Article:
My grandmother, June, wakes up every morning and puts on a light shade of lipstick, a touch of mascara and a hint of blush. The blush makes it look as if there’s blood running through her cheeks, as if she’s been laughing at a joke, but in truth, June can only stand up for one full minute before needing to sit down on the vintage leather chair in her sitting room. Her hospice nurse comes in the afternoon to help make her comfortable and check on her oxygen. She doesn’t want any other visitors. She refuses to answer the phone and on the off chance she answers my emails, she tells me her tulips are starting to bud - the one thing she longed to see before her departure.
This morning, June is watching the sun pour down onto her perennials and admiring them as her nurse walks to the kitchen to get her a glass of water. Somewhere in California, I’m drinking coffee on the front steps. June hasn’t responded to my latest emails and now she is all I can think about. I take a lukewarm sip, and stare into space.
In most of my memories of her, I’m twelve years old. We are always at her country club, and she is always tiny and delicate. I am not. I am growing hair under my arms and have tiny bumps on my chest that I’m positive are cancerous until my mom buys me a training bra and says I can’t wear a tank top anymore without it. Next to June I am big and weird and when I talk I have cheeseburger caught in my braces and I laugh nervously and scream at my little sister to shut up when she points out that I sweat through my shirt. I’m sitting next to June and her legs are crossed tightly in linen pants without a wrinkle in sight. The only conversation topic that provokes a response from her is about her collection of vintage jewelry and designer purses. I am enthralled, at both the information and the attention. The only thing I have noticed that June and I have in common is that we both laugh too hard at my Dad’s jokes. It is the only time I have seen her lose her composure, and when it happens it’s a wonder of the world. She unravels completely. One moment, she is sipping an iced tea and the next her face is beet red, almost contorted. She laughs so hard I worry she can’t breathe.
All at once, the memory shifts and I am fifteen. I've just had my first kiss and my first period and it was all embarrassing. I don’t know that June has ever done anything truly embarrassing a day in her life. I have chipped, blue, sparkly nails and I am drinking a Coke and listening in a state of rapture as this tiny, elegant woman tells me about a pair of diamond earrings she got in Beijing in 1963. They are in perfect condition to this day, having never left the case, not even once.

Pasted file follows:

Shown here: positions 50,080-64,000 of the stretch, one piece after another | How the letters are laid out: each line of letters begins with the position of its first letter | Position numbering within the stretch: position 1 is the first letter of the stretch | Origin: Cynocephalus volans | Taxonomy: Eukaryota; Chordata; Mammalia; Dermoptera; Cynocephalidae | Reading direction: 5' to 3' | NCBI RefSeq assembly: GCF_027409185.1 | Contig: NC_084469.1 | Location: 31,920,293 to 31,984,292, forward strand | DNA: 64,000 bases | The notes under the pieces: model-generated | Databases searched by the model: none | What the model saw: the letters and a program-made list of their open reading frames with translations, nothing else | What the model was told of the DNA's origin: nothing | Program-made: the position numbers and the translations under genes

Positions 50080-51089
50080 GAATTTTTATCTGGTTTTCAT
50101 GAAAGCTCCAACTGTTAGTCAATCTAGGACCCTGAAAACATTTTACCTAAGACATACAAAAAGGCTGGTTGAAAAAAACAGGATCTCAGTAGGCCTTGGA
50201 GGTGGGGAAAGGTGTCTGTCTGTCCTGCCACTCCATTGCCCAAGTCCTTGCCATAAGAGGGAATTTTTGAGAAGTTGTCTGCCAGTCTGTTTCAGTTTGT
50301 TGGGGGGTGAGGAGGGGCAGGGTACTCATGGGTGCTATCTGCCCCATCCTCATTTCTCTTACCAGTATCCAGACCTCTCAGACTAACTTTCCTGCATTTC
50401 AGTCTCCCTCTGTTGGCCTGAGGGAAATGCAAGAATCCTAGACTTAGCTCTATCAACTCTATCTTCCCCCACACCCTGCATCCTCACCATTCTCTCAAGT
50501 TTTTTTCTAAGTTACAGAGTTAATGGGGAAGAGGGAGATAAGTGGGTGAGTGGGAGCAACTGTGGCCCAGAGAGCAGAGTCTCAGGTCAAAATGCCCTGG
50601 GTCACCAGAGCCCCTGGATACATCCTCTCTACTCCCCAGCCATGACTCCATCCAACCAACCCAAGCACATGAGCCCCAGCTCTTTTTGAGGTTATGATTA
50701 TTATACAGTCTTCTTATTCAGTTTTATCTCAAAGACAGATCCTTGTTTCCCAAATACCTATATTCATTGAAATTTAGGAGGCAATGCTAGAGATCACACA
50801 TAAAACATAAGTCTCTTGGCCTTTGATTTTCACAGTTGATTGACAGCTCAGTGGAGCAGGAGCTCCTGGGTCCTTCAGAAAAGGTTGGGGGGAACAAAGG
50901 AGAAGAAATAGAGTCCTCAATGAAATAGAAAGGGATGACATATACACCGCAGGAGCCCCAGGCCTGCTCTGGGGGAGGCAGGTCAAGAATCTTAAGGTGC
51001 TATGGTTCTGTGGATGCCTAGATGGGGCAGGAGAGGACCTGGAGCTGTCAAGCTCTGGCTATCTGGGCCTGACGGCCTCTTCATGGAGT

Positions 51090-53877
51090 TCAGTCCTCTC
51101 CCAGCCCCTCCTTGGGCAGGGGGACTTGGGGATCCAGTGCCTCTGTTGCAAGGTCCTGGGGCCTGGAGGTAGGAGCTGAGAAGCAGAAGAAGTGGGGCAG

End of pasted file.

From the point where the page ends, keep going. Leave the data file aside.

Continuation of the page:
On my front step, I take another sip of coffee, which has now gone cold. This has turned into my morning ritual, living in these memories, the only thing I have left of her. Staring out in the yard I am lost in thought and I am vividly eighteen. My attitude toward the world is getting bigger and my clothes are getting smaller. I arrive at her house to show off a new boyfriend and a new naval piercing. June appears unimpressed. She wears slacks and a crisp white shirt and we sit in silence in her foyer. When I catch myself in her mirror, I try to clean up the eyeliner smearing under my eyes. June lets me dig around in her basement for my Dad’s old record collection. I spend the morning scouring through long forgotten belongings in search of the elusive crate of the Who, the Clash and the Beatles.
“I don’t know why you’d want that old junk”, June remarks solemnly about the collectibles. After an hour, she remembers she donated them the year prior. When I get home, I color a new, thick line of eyeliner and adjust my prized, pink belly button ring.
The memories become clearer and simultaneously more distant as time goes on. I heard less and less of her explosive laughter, a familial plague that would cripple me as well and cause snorting and peeing of the pants (although June never fell victim to these side effects). I tried to draw threads between us, June and I - our common heartbreak as my Dad faded into our backgrounds and a love of travel. As we saw each other over the years, her cold and proper demeanor doused and torched my messy pile of feelings and unconventionality (and most likely, vice versa) until our threads seemed to disappear.
Now, we have run out of time, and I’d like to hug her, to hear her secrets, to hold her hand and say goodbye. June never cared much for hugs or secrets or goodbyes. That used to make me mad, but now, I can only honor her choice to gracefully and quietly exit as she has from every room her whole life.
In my last memory of her, I am twenty-six and June is indulging my love of white wine. She herself would only ever have one glass, but the bottle will “just go to waste” if I don’t drink it. We seem to be in agreement on that. We are at my little sister’s engagement party and June sits quietly in the corner. I run around with my cousins, dancing and cheering on the engaged. I barely talk to her, but when I finally sit down to catch up, it is so loud I can hardly hear her before I’m whisked away to the party again. It will be another year before we know about the cancer and before I will send her emails asking her about herself, trying to hold onto my memories and our moments together.
This morning, I’m twenty-eight. June is in Chicago, perched on an upholstered lounging chair in the sunroom watching her tulips. Somewhere in California, I am watching mine.
Beyond that, June is a mystery to me. I think she would like that.